Music Like A Vitamin, the Scottish Mental Health Arts and Film Festival’s biggest music event, is back by popular demand after a year’s absence. Previous editions have featured one-off collaborations, solo performances and an impressive range of Scottish talent, and this gig certainly promises more of the same.
Music Like a Vitamin is on Thursday 25 October at the HMV Picturehouse, 31 Lothian Road, Edinburgh. Book tickets via the Box Office: 0844 847 1740 (24 hr) or through Ticketweb (link), SEE Tickets, HMV Tickets, Ticket Scotland Edinburgh, and Ripping Records Edinburgh 6.30pm (doors), 7pm (start). Tickets are only £5 – and there are four great bands to see.
The line-up includes the fragile folk sound of Withered Hand, who have headlined The Queen’s Hall at the Fringe for two consecutive years and will be fresh from their current European tour. Giving a grungy edge to Scottish indie rock, Kilmarnock’s Fatherson will energise the crowd, while Sparrow and the Workshop add another dimension to the line-up with their eerie melodies and slow-burning vocals.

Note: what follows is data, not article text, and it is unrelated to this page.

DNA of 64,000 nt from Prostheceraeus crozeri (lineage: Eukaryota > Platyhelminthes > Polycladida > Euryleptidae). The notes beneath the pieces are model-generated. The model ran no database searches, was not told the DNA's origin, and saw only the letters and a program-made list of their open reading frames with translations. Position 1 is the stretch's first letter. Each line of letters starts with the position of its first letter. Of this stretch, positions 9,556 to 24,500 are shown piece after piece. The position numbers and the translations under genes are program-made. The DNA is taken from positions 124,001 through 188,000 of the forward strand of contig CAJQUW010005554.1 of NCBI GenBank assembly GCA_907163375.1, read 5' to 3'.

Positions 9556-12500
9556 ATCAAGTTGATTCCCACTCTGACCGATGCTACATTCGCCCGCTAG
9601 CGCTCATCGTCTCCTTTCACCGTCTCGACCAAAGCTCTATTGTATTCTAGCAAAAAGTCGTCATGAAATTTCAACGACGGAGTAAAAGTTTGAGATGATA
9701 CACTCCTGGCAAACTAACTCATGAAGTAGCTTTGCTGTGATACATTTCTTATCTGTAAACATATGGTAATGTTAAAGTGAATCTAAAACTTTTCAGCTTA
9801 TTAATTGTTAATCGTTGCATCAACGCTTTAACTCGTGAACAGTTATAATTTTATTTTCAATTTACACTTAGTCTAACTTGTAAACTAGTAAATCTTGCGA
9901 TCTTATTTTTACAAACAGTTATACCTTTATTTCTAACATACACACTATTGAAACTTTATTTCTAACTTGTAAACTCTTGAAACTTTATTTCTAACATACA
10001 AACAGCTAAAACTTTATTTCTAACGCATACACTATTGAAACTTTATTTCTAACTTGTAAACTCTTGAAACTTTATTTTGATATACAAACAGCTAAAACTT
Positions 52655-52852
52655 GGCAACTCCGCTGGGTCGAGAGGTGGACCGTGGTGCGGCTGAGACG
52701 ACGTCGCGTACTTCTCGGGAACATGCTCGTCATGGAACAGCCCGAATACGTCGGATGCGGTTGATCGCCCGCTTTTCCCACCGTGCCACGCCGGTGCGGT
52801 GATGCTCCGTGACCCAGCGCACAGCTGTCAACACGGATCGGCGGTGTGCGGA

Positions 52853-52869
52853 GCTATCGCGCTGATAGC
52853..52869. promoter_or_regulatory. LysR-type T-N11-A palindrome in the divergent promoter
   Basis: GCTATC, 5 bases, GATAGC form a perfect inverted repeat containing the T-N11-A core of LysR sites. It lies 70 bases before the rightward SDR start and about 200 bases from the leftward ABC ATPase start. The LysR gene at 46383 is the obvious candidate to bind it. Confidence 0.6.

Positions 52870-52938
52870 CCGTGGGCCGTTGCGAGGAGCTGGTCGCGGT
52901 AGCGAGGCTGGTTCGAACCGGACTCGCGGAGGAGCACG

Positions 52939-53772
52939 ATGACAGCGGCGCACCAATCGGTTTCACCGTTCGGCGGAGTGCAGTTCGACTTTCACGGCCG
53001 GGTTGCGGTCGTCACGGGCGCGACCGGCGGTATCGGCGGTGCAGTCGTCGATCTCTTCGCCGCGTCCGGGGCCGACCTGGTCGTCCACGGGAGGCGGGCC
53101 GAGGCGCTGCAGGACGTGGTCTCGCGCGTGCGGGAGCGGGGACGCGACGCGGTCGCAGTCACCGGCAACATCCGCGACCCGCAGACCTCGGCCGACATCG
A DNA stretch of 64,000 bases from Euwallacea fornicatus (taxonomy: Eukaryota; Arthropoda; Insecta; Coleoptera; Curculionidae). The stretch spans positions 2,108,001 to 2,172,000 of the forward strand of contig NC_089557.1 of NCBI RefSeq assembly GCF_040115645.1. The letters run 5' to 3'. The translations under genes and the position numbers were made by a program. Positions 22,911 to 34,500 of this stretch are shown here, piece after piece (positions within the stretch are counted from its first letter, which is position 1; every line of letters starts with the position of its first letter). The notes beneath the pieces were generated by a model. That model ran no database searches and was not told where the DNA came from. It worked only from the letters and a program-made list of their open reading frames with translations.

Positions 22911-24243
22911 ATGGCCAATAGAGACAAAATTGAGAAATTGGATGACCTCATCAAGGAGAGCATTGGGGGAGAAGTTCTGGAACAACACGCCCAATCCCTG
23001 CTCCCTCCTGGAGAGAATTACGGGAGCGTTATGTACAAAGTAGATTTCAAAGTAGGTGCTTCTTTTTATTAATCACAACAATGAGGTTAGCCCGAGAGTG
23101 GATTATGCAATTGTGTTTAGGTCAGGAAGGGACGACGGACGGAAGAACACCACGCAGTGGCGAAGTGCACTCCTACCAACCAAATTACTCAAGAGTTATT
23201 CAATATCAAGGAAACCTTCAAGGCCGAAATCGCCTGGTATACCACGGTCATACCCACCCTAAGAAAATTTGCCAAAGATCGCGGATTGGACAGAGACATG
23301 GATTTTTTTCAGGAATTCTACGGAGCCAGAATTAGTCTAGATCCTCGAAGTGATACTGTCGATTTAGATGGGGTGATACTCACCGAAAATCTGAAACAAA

Former Idlewild guitarist Rod Jones has been the driving force behind Music Like A Vitamin since its inception in 2008, and he returns with his band The Birthday Suit, whose new album will be released just days before the gig. Having experienced mental health problems himself, Jones has a strong personal connection to the event and sees it as an opportunity to reduce stigma and encourage people to talk about the issues.
The event is presented by the Fruit Tree Foundation, which was set up by Jones and Emma Pollock in 2010 as a direct result of the success of the first two Music Like A Vitamin gigs. Having grown out of SMHAFF, it aims to raise awareness and challenge perceptions about mental health, while creating exciting new music in the process. The foundation has produced a critically acclaimed collaborative album, First Edition, and developed a mentoring programme for young musicians, highlighting the wider achievements of this established event.
With the running order chosen at random on the night, it is essential to arrive early to make sure you catch your favourite bands, as well as the other unexpected treats on offer. The HMV Picturehouse doors open at 6pm, and the timing also means that those visiting from Glasgow can comfortably make the last train home.